The Supreme Court has agreed to hear a PIL seeking quashing of the Centre’s decision to set up the PM-CARES Fund to deal with the situation arising out of the COVID-19 pandemic, where citizens can donate money, on Monday (April 13).
On March 28, the Centre set up the Prime Minister’s Citizen Assistance and Relief in Emergency Situations (PM-CARES) Fund with the primary objective to deal with any kind of emergency situation like the one currently posed by the coronavirus outbreak and provide relief to those affected.
Against the backdrop of increasing fund requirements in various quarters to deal with the pandemic, the corporate affairs ministry has already said that contribution to the PM-CARES Fund would be considered as CSR under the Companies Act, 2013.
However, since the Corporate Social Responsibility (CSR) framework came into force in April 1, 2014, funds set by state governments, including the Chief Ministers Relief Fund, were not included in Schedule VII of the Act, official sources said on Sunday.
The prime minister is the ex-officio chairman of the fund and the defence, home and finance ministers are its ex-officio trustees.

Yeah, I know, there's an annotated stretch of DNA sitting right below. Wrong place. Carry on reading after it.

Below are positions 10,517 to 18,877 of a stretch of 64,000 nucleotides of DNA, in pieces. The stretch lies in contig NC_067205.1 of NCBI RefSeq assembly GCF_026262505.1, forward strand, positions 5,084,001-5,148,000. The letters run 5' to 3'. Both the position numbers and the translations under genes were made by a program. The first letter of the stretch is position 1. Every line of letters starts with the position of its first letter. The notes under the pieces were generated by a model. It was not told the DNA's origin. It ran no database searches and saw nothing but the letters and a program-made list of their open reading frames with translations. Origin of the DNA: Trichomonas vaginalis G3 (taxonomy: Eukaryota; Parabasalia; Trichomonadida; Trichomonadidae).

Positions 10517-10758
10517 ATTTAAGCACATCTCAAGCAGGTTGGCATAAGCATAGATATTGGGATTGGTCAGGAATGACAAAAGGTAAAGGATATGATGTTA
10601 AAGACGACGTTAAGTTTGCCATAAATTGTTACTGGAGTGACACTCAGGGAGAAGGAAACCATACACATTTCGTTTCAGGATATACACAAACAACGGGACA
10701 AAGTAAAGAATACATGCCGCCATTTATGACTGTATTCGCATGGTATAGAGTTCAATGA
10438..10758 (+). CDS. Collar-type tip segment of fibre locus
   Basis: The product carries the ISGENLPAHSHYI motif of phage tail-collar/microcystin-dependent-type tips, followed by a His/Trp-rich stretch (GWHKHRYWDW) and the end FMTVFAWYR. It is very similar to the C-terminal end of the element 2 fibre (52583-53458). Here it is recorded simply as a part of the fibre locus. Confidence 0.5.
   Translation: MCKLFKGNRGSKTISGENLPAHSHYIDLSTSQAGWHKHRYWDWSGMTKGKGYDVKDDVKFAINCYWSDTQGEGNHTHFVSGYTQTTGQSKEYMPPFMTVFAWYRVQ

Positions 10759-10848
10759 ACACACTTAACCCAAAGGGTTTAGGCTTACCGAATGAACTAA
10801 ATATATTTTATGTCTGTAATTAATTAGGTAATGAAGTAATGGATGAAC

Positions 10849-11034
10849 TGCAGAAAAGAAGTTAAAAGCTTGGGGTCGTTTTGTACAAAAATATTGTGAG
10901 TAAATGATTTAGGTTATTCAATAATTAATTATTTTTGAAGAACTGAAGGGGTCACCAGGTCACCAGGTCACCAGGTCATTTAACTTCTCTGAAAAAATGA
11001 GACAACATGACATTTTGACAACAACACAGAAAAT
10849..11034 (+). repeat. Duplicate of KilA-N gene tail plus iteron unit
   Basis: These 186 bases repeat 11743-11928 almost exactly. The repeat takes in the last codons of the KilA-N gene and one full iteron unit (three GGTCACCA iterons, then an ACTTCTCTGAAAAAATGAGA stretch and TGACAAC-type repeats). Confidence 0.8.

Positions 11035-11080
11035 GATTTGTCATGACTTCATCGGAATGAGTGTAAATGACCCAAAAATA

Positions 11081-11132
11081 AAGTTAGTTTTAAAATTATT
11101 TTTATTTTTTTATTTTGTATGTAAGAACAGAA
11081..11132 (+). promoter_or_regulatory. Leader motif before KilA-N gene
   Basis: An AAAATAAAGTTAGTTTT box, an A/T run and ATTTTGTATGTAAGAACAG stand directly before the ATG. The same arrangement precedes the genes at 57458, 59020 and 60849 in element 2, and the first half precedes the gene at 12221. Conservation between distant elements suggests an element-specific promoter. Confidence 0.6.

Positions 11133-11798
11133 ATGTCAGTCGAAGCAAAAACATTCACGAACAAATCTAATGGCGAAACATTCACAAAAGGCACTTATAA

A bench comprising Chief Justice SA Bobde and justices L Nageswara Rao and MM Shantanagoudar would hear the PIL filed by lawyer ML Sharma against the setting up of the PM-CARES Fund through video-conferencing.
“That cause of action arose to the petitioner on March 28, upon having press release for the formation of impugned PM CARES Fund and appeal by the Prime Minister of India to donate funds in that trust to fight COVID-19 and aid healthcare in future without any ordinance and gazette notification by the Government of India,” the public interest litigation (PIL) petition said.
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The PIL, which has made all the trustees of the fund as well as the prime minister parties to it, has sought a transfer of the donations received so far in the fund to the Consolidated Fund of India, besides a court-monitored SIT probe into the setting up of the fund.
It said the trust had to be created in accordance with Articles 267 and 266(2), which deal with the contingency and Consolidated Funds of India, of the Constitution.
“Impugned trust has not either been created by Parliament/state legislator within Art 267. It is neither passed by Parliament nor approved by the President of India. There is no ordinance/gazette notification in this regard,” the PIL said.
(With inputs from agencies.)